Piroko's Picks - A Guide to Good Things
Legend of the Galactic Heroes: Typically abbreviated as LotGH, is a series about a far future space war used as a backdrop for the creator's discourse about the merits of republicanism and dictatorship. If you liked Babylon 5, you'll likely enjoy this as well as it explores similar topics with similar characters in the same novel-for-television format.
Outlaw Star: This series resembles what you'd get if you did to Starfinder what Record of Lodoss War did to D&D: take someone's table group, turn it into a series and play it totally straight. It has melee spaceship combat, magic users, ninjas, catgirl aliens, androids, gunslingers with magic bullets, and yet somehow manages to make it all work. It came out slightly before Cowboy Bebop and so was sadly overshadowed, but has beautiful, high-saturation cel art.
Mobile Suit Gundam - Stardust Memory: The best title in the Gundam franchise, despite being hamstrung by the leading characters of Kou and Nina. The designs and artwork quality are the best of the mecha genre, the storyline builds up its twists without telegraphing them, and the 'antagonist' makes up for the crummy protagonist. Sieg Zeon.
Agent Aika: Knows exactly what it aspires to be: a show where women in miniskirts fight each other with lots of gratuitous angles. The plot is quite literally Moonraker (as in Roger Moore era 007) with a lady and that's all it needs to be. It gets a mention for being unapologetic.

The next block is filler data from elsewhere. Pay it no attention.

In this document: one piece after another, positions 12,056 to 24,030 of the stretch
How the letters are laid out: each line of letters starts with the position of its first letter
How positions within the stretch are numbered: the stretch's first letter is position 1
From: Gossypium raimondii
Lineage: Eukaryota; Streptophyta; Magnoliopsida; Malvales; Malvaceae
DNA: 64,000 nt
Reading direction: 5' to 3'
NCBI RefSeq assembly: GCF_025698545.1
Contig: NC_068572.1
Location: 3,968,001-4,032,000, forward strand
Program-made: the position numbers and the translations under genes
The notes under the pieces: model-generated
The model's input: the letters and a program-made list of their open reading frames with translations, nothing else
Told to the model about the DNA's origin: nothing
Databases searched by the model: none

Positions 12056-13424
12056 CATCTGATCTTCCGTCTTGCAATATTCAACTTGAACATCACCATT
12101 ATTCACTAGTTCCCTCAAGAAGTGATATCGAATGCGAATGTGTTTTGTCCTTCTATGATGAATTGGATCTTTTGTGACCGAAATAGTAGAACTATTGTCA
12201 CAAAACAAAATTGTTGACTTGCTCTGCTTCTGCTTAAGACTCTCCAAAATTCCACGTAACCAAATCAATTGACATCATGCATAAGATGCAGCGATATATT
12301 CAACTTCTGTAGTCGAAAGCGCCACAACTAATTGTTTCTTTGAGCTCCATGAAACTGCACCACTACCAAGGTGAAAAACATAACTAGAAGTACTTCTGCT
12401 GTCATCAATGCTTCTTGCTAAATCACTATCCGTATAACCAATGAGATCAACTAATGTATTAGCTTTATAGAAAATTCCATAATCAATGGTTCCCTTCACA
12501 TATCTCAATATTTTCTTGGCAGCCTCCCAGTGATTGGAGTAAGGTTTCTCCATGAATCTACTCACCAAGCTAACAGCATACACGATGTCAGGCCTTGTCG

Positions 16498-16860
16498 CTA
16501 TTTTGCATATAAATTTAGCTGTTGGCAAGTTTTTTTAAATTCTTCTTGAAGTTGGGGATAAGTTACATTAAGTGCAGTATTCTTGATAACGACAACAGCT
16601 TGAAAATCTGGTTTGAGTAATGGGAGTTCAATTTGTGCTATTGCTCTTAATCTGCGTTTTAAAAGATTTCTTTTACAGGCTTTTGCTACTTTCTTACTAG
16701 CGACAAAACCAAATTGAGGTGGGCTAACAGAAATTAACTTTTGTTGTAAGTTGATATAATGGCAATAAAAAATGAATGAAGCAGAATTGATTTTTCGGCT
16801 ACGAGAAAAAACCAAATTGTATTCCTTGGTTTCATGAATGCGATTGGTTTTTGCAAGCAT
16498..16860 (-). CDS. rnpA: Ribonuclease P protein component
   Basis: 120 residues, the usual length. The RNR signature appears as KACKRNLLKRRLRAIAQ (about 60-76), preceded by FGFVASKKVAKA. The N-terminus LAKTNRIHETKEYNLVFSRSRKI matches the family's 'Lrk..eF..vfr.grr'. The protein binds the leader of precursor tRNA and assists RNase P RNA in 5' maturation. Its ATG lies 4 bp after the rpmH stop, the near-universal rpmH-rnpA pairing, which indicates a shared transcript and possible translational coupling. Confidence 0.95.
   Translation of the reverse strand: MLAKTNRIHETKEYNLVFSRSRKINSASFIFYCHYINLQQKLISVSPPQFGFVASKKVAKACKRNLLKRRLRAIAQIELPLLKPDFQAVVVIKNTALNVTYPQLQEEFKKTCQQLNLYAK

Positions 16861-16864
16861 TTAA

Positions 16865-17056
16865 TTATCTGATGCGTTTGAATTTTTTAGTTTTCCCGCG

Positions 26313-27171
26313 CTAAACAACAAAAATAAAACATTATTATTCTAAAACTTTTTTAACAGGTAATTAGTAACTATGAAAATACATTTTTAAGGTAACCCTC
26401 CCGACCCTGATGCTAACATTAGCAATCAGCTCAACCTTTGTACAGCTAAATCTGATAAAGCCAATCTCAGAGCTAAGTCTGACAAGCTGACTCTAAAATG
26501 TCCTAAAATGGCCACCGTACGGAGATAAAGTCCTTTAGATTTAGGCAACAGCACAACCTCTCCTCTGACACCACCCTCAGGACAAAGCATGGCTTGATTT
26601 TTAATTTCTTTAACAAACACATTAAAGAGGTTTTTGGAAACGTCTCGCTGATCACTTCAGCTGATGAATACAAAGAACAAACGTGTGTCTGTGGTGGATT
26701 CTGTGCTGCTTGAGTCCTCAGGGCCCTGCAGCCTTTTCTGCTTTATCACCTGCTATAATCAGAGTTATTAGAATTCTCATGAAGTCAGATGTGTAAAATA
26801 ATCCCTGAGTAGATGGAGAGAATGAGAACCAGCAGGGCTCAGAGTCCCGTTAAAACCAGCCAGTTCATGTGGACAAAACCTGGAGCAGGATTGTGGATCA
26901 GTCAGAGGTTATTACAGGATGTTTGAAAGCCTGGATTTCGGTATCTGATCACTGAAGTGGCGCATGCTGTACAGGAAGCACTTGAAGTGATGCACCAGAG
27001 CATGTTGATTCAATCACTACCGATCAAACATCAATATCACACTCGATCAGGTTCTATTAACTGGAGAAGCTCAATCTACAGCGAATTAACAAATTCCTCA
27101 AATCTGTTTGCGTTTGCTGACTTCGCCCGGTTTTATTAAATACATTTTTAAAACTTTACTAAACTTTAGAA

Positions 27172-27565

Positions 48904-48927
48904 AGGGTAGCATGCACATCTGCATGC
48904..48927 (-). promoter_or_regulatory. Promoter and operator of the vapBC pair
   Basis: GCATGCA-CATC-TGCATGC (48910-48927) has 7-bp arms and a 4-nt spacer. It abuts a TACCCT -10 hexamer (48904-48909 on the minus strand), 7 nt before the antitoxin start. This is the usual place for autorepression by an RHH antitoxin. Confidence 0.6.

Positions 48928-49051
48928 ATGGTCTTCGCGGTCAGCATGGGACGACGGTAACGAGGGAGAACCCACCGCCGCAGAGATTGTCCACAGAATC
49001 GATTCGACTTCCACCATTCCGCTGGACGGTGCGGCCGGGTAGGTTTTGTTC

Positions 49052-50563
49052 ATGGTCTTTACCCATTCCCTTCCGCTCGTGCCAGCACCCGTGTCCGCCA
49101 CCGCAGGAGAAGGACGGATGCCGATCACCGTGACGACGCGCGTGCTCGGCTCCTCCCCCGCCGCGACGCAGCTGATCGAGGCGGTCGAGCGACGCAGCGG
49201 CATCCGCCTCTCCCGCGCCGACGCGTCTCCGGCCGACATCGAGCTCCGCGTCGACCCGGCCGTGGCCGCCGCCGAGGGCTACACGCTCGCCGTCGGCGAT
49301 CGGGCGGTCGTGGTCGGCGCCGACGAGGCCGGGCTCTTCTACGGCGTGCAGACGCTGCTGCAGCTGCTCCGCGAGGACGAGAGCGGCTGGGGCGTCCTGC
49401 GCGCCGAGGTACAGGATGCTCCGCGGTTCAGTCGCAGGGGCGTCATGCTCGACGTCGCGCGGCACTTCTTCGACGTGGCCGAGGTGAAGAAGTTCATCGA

Those Who Hunt Elves: As a general rule, isekai sucks. It just does, it smacks of lazy writing at best and more just wish fulfillment. Which is where Elves comes in; this is a series that says if isekai is going to be about living a fantasy, you might as well make it a good fantasy. A movie star, a martial artist, a teenage 2nd amendment enthusiast, and a JGSDF Type 74 MBT possessed by the spirit of a dead cat get dropped into a fantasy world and have to recover spell fragments off the bodies of elves in order to get home. Elves isn't a good series, it's a series that does a good thing by taking a bad genre and knocking it down a few notches.
The Irresponsible Captain Tylor: Is to Ciaphas Cain what Cain is to Ibram Gaunt. Tylor resembles an old 90's comedy B-movie called Down Periscope where an old ship with a washout crew gets a lunatic captain. He single-handled ends an interstellar war against space elves on luck. No like "oh, that was luck", no... they know he's incompetent, and they know he's also the luckiest man alive and whatever they try to do to him will roll a critical failure. The creators of Tylor probably set out to lampoon LotGH, but it more accurately lampoons a show that wasn't even created yet, Banner of the Stars.